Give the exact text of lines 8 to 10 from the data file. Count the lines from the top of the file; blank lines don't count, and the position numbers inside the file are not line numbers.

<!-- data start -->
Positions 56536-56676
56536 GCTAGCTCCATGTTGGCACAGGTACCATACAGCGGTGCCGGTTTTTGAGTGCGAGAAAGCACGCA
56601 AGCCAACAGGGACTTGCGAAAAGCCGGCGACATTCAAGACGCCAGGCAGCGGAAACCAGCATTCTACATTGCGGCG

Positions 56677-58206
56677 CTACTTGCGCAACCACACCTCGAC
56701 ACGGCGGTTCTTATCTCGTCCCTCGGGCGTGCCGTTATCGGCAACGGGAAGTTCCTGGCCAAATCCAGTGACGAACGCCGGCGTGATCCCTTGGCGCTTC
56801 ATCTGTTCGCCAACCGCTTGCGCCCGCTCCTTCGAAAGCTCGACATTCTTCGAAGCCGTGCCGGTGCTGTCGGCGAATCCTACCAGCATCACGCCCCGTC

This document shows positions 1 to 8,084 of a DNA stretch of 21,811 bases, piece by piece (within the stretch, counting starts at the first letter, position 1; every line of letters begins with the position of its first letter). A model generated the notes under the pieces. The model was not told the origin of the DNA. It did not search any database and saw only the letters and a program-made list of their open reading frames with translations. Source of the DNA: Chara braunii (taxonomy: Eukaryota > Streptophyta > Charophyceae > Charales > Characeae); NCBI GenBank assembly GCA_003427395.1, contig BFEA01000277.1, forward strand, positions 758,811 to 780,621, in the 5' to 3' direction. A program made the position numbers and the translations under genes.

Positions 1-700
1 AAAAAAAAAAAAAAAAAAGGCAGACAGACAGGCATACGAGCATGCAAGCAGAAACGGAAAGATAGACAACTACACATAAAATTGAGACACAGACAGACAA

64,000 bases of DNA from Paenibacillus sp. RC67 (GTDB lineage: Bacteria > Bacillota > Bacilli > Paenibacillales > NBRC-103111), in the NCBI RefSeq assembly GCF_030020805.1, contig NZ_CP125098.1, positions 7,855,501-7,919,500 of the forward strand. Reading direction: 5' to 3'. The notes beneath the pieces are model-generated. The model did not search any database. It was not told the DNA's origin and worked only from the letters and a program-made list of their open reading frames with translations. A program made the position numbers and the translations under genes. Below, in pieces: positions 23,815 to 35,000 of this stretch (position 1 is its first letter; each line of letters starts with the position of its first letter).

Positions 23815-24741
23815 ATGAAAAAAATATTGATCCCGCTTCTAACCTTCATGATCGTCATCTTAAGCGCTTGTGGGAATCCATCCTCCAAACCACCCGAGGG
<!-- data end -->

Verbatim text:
This document shows positions 1 to 8,084 of a DNA stretch of 21,811 bases, piece by piece (within the stretch, counting starts at the first letter, position 1; every line of letters begins with the position of its first letter). A model generated the notes under the pieces. The model was not told the origin of the DNA. It did not search any database and saw only the letters and a program-made list of their open reading frames with translations. Source of the DNA: Chara braunii (taxonomy: Eukaryota > Streptophyta > Charophyceae > Charales > Characeae); NCBI GenBank assembly GCA_003427395.1, contig BFEA01000277.1, forward strand, positions 758,811 to 780,621, in the 5' to 3' direction. A program made the position numbers and the translations under genes.

Positions 1-700
1 AAAAAAAAAAAAAAAAAAGGCAGACAGACAGGCATACGAGCATGCAAGCAGAAACGGAAAGATAGACAACTACACATAAAATTGAGACACAGACAGACAA